When it comes to backyards, there’s definitely a wide variation; some backyard look like cozy, inviting places that you would gladly let your kids play in while you crack open a cold brew over BBQ with the neighbors, while other backyards look like places that you half expect FBI agents in their blue tracksuits to show up one day to dig for bodies.
If your backyard looks like the latter, it doesn’t mean that you’re some sort of serial killer or just a lazy homeowner; we understand very well that it can be hard to justify putting in significant time and energy into improving your backyard if a backyard doesn’t really seem very important to you.
But what if your backyard was literally feeding you and your family? Would it seem important now? In this article, we will introduce you to the concept of urban farming, starting off with vegetable gardens and chicken coops. In no time at all, you will love putting in all that effort into your backyard once you see that you can reap what you sow.
This is how most people get started in the whole urban farming thing. If urban farming is jumping into a pool, then a vegetable garden is dipping your foot into the water. Little investment, but it can generate surprisingly large rewards.
A common misconception when we talk to our friends and acquaintances about starting their own vegetable garden is “My backyard isn’t big enough to make it worthwhile”. That’s only true if you are thinking about the row planting formation that typically comes to one’s mind when you mention the word vegetable garden. Of course, that formation will only work for farms and they only do it because it makes it easier to water and spray pesticides all over their crops. No, for your backyard vegetable garden, you will be using raised vegetable beds instead which is much more efficient use of 3D space.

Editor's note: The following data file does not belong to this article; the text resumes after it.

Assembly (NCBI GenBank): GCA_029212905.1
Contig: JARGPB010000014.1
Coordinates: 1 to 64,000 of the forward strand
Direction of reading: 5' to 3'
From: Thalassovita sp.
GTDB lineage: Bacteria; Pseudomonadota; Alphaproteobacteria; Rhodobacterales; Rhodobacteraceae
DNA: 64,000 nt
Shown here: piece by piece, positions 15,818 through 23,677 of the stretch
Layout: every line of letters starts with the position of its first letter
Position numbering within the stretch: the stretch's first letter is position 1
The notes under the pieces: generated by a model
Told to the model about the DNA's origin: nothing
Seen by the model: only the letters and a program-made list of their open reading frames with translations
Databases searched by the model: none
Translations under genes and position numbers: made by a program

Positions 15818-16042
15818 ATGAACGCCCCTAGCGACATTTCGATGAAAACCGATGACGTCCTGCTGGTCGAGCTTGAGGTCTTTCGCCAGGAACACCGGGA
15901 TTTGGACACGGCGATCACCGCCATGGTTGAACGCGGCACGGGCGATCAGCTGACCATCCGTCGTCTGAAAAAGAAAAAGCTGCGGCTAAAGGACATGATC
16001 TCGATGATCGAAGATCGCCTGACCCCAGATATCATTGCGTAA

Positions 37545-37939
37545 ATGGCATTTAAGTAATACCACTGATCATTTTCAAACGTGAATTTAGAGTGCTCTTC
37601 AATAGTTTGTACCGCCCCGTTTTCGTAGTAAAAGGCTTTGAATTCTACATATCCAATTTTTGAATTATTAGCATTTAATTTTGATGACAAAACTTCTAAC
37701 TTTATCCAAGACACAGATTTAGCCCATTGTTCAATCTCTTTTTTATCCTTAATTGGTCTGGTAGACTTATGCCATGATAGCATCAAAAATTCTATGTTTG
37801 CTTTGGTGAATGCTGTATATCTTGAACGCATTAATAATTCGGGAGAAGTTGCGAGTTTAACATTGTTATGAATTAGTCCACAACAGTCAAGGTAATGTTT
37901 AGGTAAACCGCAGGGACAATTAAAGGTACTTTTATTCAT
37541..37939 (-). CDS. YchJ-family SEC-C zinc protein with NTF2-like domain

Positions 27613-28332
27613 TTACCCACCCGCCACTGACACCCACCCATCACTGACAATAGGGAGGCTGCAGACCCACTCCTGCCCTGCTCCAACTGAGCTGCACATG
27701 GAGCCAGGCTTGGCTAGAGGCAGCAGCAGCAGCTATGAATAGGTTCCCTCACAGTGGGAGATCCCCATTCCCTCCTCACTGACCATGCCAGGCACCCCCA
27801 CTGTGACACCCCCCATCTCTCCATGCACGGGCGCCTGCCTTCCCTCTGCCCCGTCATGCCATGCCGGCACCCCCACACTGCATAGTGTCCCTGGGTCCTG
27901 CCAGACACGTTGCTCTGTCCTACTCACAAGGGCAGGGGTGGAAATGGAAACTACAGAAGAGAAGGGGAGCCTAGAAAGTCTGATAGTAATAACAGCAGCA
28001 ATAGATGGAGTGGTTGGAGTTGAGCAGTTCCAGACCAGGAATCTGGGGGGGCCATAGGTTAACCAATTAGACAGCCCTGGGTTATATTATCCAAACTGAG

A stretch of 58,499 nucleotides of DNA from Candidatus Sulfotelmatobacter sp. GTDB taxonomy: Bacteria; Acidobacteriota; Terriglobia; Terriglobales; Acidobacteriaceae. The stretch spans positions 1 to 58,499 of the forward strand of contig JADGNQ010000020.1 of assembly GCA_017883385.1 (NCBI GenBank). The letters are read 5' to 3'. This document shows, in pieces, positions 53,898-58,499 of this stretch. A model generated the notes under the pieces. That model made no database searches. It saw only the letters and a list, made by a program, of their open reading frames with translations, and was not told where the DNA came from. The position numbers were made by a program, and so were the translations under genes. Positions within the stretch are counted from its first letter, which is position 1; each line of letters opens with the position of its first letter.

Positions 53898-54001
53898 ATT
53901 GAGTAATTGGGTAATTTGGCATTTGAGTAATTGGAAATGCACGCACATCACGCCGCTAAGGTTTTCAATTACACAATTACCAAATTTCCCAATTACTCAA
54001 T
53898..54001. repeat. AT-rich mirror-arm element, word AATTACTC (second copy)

Here are some simple guidelines: the length of each bed can be whatever you choose but keep the width under four feet (so you don’t have to step into the bed for watering etc.). Also, mulch; lots and lots of mulch. Gather up all those fallen leaves during the fall and turn them into mulch; this will keep the soil in the beds fertile and provide the added benefit of weed protection.
So you’ve dipped your feet into the water with your vegetable garden and you found the temperature was nice and soothing. Well, now it’s time to jump right in by starting your first backyard chicken flock. Unless you’re a vegan of course in which case a vegetable garden is all you need. But if you’re a regular person and want fresh eggs and meat with none of the antibiotics and hormones you’ll get in your factory farmed chickens (not to mention the question of ethics and animal welfare as well) then backyard chickens are the way to go. And since they’re not going to be living indoors, you’ll need to build (or buy) a chicken coop. If you’re thinking of building your very own chicken coop, check out these 2017 top chicken coop plans! Here are the essential functions of a chicken coop.
The first is shelter. They say a man’s home is his castle and likewise a chicken’s coop must protect it from predators. The castle walls in this case will be hardware cloth (you can use the cheaper and weaker chicken wire as well but keep in mind that some predators can tear through them if they really tried). Make sure the gaps are no wider than an inch and also ensure you bury the hardware cloth at least a foot into the ground as well as sneaky predators like foxes will attempt to burrow under.
The second is humane conditions. Ever see those disgusting videos of chickens being locked in cages so small they can’t even turn around? Don’t do that. Each chicken will need about 4 square feet of coop space plus an additional 10 square feet of run space. Your coop also needs to be well ventilated to prevent the buildup of ammonia gases (from the chicken feces of course) which is not good for your flock’s health (makes you wonder how much ammonia there really is in those factory farms and what effect it has on the chickens). One ventilation panel per side of the coop, plus the roof, is the absolute minimum.
And finally, let’s talk about you. The more time and energy you have to put in just to meet the basic needs of your flock, the higher the chance you will eventually become dejected with the whole thing and take the ax to the lot of them in a fit of rage (ok, maybe not). Make things easy with a higher upfront investment in the following items: hanging feeders, automatic water dispensers, roosting perches and nesting boxes.